Pixel Watch CNN-10

It’s time to talk about the Pixel Watch. Google’s very first smartwatch is finally here, and I’ve spent the past week learning whether it’s any good.

The Pixel Watch is basically a combination of two things: a smartwatch built to work in tandem with Google’s Pixel smartphones, and a Fitbit. The company is leaning heavily on making the Fitbit brand synonymous with this good-looking piece of hardware. After all, it has a great reputation in the fitness tracker market, and many users swear by it for all of their health data needs. So after Google’s acquisition of the company in 2019 for a cool $2.1 billion, it’s no wonder that the company is making it a cornerstone of the Pixel Watch’s appeal.

Google obviously needs a couple of those for the Pixel watch to succeed. It’s a premium watch by every metric, with a starting price of $349. I have the LTE model, which costs $399, and I was also given a couple of bands to check out.

Does the Pixel Watch do enough to earn a place on your wrist? Let’s find out.

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The best watch for Pixel owners
If you own a Pixel phone or want a smartwatch with the full fitness capabilities of a Fitbit, the Pixel Watch is for you. Just note that its battery life falls behind the Apple Watch and Galaxy Watch.

What we liked about it

A sleek, premium design with versatile band options

Pixel Watch CNN-17

The second I took the Pixel Watch out of its box, I was struck by how good-looking it is. Google did a killer job at designing the watch, from its minimalist footprint to the way the display glass curves dramatically to the sides. It’s made of recycled stainless steel with a glossy finish, and it comes in three colors: Champagne Gold, Polished Silver and Matte Black (pictured here). It’s also water-resistant up to 50 meters and dust-resistant.

The closest thing you could compare the Pixel Watch to is a silky-smooth stone from a river. It’s really stunning. It goes against the design language of the Apple Watch, which historically has been a squircle and likely will remain that way for a while. On the other hand, the Pixel Watch is round like many other Wear OS smartwatches, but it’s by far the most beautiful of the bunch.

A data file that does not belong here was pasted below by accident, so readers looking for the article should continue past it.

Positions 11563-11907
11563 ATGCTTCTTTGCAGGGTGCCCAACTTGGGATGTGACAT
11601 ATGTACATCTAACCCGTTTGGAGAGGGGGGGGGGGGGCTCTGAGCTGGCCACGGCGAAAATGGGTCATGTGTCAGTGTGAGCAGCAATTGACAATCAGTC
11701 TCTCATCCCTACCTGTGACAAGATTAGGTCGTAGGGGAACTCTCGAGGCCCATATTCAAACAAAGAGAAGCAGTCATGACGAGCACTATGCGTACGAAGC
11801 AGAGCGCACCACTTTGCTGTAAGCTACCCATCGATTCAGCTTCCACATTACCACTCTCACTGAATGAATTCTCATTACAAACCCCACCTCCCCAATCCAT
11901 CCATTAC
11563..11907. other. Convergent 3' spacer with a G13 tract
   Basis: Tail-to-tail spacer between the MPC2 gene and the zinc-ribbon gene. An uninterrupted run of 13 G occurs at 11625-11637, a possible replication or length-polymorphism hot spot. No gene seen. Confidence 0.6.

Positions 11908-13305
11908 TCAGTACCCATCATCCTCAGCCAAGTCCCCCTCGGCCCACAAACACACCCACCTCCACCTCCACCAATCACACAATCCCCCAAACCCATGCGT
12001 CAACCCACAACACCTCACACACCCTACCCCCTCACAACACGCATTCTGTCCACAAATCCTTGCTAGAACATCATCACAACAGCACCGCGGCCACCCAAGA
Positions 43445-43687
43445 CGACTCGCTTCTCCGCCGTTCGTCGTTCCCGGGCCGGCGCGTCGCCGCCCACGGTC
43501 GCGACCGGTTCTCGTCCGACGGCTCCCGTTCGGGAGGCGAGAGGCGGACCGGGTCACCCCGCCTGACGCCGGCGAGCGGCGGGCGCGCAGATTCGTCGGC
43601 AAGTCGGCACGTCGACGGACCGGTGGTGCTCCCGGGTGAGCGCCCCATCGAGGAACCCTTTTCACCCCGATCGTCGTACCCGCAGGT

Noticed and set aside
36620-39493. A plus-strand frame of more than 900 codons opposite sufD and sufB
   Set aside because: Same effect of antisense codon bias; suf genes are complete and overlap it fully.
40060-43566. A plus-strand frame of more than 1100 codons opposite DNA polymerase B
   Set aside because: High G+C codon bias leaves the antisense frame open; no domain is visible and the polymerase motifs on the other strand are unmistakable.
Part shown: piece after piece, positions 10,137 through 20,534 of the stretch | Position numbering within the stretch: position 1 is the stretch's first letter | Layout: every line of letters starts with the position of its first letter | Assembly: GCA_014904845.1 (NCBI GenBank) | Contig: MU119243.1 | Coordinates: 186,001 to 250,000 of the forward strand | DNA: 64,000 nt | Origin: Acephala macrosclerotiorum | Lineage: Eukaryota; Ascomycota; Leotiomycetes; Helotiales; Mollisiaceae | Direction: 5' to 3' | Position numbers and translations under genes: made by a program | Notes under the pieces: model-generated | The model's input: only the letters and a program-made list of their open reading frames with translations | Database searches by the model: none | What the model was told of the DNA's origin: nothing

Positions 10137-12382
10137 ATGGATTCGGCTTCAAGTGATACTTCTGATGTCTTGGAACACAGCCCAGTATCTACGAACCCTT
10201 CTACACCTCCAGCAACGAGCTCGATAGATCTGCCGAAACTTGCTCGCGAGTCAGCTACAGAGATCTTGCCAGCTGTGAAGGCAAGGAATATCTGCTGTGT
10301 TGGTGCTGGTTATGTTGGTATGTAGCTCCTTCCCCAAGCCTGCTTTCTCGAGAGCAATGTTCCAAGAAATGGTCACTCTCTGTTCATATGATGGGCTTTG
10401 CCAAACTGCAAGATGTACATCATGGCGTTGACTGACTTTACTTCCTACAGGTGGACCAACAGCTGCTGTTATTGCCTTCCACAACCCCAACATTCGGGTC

The size it comes in feels like a good middle ground. It’s not too small where it looks weird on larger wrists, yet it’s not too big to hang off of smaller wrists. It’s a tad bigger than the 41mm Apple Watch, which feels right for a watch that comes in a single size.

There’s a crown on the right side that can be rotated to sift through the user interface, and a button sits above it to give you quick access to recent apps. You can double-press either of them to pull up Google Wallet in a pinch. It all works just as you’d expect.

Pixel Watch CNN-12

The band situation is pretty interesting. Google is using a proprietary connector, which slides into place in a way that the company describes is like attaching a new lens to a camera. I can’t say that it’s unlike attaching a new lens to a camera, since it operates almost the same way and it’s tricky if you’re not used to it.

I managed to get the process down pat (you’ve gotta hold down a little button with a fingernail to slide the band off or on), and I found that it’s perfectly fine and secure. This, of course, means you’ll need to buy bands that are specifically designed for the Pixel Watch and not some generic 20mm band like with other watches. Luckily, Google has some excellent, versatile options in its portfolio, like these $49.99 Active bands I’ve been testing that are lightweight and breathable. There are some fabric bands too, as well as a couple of leather options if you want something classy.

Overall, there’s really nothing to complain about design-wise — everything is really well rounded (pun intended).

Performance is solid, and Wear OS 3.5 is killer on the Pixel Watch

Pixel Watch CNN-18

Once you fire up the Pixel Watch by long-pressing the crown, you’re greeted by Wear OS 3.5. It’s Google’s own take on the operating system, which is built with Samsung. We’ve seen the first version of this co-developed system on the Galaxy Watch 4 and Galaxy Watch 5, and now we’re finally getting a look at how Google interprets it.

The result? It’s excellent. The setup process is very straightforward and reminiscent of setting up a Pixel phone. You’re asked to download the Pixel Watch app, which gives you the connection to your phone as well as various settings, and the rest of the time you’re learning how to actually use the watch. It’s all very simple, and it works with all Android phones with version 8.0 and up installed.